[UPDATE: Despite a report in Tuesday's Advertiser, in which Don Briggs confirmed he would be in court today, the LOGA chief did not appear. He did, however, submit more information on his medical condition, according to sources involved in the litigation. Additionally, court reporter Lori Achee tells ABiz that District Judge Janice Clark did not issue a bench warrant for Briggs' arrest Monday, as has been widely reported, though Achee could not say what action the judge took or whether she threatened to have Briggs arrested if he did not show up today. "All I can tell you is that the bench warrant wasn't issued," she says. "She just said that we would reconvene today." Achee says she has not finished minute entries from yesterday or today and therefore could not say specifically what the judge said in court. "I can tell you that court will reconvene on March 10 at 9:30, and she did order that all subpoenas remain outstanding. I do have that noted for my minutes. So in other words, the subpoena will be outstanding, whether it's Mr. Briggs or whoever." Ashee says her transcripts should be completed by the end of the week; we will update this story as more information becomes available.]
Don Briggs is not going to jail. Rather, he has decided to show up in court today.
Citing an existing health problem exacerbated by a contentious deposition last week, Louisiana Oil and Gas Association President Don Briggs was a no-show Monday in Baton Rouge District Court, where his trade group is challenging Attorney General Buddy Caldwell’s decision that a New Orleans area levee board’s lawsuit against 97 oil companies for wetlands damage conforms to state law. LOGA wants the court to rule that the AG improperly approved the contract with the law firm of Jones Swanson Huddell & Garrison and is also seeking an injunction rescinding the approval.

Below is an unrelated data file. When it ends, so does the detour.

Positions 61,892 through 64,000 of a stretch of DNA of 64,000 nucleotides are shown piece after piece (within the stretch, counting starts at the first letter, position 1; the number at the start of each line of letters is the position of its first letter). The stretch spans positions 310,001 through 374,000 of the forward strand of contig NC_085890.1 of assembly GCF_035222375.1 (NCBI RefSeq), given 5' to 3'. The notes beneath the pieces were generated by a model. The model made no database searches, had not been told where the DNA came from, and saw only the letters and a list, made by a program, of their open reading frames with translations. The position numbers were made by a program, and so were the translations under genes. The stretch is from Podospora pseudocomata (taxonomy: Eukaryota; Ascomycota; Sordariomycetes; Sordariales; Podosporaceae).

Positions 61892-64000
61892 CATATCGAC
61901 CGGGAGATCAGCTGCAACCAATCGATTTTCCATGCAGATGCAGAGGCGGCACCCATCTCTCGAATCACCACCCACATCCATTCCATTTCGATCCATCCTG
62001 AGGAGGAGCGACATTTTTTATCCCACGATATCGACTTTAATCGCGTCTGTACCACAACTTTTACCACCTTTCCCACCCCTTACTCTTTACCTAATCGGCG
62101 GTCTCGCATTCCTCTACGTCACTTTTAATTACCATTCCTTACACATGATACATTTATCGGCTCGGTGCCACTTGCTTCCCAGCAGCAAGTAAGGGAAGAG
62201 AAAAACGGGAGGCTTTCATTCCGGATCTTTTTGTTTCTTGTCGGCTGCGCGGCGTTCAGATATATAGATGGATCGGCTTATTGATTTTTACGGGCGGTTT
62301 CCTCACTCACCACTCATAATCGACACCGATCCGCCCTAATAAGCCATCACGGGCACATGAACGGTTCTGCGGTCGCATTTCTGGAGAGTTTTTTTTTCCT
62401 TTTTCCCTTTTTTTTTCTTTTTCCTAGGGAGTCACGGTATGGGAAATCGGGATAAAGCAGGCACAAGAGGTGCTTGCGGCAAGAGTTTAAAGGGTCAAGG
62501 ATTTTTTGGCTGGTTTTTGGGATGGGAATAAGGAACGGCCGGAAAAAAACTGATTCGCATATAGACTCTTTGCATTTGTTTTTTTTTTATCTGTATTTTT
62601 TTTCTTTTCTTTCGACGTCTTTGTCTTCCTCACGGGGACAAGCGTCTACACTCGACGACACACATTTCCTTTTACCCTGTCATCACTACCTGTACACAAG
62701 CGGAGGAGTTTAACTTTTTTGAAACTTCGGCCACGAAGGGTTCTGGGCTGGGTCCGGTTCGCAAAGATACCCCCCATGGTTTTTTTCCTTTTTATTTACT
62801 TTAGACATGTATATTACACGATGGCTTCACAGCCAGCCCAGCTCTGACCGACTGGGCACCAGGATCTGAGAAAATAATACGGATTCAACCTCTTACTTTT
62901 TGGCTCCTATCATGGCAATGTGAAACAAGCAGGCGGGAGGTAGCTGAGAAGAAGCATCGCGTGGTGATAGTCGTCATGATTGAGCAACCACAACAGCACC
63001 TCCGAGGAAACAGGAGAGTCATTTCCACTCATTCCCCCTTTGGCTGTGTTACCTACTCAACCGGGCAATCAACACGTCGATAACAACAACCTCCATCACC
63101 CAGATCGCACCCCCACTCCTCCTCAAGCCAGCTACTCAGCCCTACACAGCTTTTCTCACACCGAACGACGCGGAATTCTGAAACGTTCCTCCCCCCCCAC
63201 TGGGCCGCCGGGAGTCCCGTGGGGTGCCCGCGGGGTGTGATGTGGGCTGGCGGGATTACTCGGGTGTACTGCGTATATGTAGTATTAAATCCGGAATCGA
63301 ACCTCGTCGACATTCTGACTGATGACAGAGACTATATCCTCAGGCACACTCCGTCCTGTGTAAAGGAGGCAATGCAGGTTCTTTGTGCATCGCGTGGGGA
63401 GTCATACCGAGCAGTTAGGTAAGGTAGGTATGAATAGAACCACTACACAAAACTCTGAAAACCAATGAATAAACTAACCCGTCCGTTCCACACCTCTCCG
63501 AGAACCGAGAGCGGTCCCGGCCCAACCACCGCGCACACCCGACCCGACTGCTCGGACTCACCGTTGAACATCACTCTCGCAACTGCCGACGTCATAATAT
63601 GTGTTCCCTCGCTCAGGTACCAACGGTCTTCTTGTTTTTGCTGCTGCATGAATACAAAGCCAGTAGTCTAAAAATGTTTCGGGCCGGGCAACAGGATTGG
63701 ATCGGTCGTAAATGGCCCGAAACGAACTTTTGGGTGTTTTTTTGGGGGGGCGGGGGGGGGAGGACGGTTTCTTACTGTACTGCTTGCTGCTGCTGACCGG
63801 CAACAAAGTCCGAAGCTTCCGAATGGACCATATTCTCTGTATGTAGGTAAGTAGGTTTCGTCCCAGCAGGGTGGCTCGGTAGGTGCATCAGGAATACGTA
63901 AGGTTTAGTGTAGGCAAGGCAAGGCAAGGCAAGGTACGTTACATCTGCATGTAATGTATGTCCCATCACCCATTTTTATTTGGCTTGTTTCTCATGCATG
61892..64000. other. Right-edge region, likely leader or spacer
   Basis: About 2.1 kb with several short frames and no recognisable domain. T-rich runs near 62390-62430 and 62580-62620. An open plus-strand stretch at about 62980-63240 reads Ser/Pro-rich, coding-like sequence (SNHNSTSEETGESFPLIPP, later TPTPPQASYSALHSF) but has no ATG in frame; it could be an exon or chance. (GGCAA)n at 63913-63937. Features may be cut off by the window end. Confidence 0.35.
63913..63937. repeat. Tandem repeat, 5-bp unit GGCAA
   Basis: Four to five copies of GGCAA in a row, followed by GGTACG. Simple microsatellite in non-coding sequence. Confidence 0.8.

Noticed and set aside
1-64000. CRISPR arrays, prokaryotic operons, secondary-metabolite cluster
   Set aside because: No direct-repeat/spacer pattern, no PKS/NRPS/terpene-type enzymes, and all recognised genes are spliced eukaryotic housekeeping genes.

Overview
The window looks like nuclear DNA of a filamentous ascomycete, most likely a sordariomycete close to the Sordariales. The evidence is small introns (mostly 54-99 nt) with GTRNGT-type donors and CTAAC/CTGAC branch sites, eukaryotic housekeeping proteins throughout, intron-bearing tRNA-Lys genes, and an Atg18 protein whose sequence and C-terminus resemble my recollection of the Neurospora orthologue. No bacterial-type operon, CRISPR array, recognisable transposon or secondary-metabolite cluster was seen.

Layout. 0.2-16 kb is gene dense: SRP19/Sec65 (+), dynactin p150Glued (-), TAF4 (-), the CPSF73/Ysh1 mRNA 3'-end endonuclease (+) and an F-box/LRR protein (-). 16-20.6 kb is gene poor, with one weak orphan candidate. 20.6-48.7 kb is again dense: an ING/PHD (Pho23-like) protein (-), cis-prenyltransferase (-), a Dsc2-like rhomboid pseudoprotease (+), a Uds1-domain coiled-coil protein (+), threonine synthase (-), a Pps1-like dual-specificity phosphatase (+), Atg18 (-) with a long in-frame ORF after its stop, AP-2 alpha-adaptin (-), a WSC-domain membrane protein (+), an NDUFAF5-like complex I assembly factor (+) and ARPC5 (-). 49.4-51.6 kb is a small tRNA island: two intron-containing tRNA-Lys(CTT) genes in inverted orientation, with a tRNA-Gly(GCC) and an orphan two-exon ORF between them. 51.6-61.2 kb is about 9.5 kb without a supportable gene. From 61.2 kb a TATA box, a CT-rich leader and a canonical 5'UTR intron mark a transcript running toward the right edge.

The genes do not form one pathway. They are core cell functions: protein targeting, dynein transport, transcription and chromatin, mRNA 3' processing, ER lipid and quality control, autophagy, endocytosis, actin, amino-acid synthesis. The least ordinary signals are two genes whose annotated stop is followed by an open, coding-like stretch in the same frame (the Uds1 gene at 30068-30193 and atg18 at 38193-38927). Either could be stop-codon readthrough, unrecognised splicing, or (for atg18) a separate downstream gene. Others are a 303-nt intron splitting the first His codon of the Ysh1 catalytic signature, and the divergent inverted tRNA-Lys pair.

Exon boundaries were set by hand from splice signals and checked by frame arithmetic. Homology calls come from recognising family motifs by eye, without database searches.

19th Judicial District Court Judge Janice Clark was not pleased that Briggs, who was subpoenaed, failed to show up — and Clark was not buying his health argument. She ordered him to appear today or face jail for contempt, attorneys present at the hearing told The Times-Picayune. (An earlier version of this story stated that Clark issued a bench warrant, but the court reporter tells ABiz none was issued.)
E. Wade Shows, who represents the AG’s office, told The T-P that LOGA’s attorney submitted a note from a Lafayette doctor expressing concerns about Briggs appearing in court.
“She then called the doctor on the phone and went over what the letter said and said she could allay his concerns about his ability to handle the situation,” Shows said. “At that point, (Briggs) apparently went to another doctor. The second doctor didn’t write a letter, but called and left a message with Mr. Briggs’ attorney, and she was not satisfied with the doctor’s call.”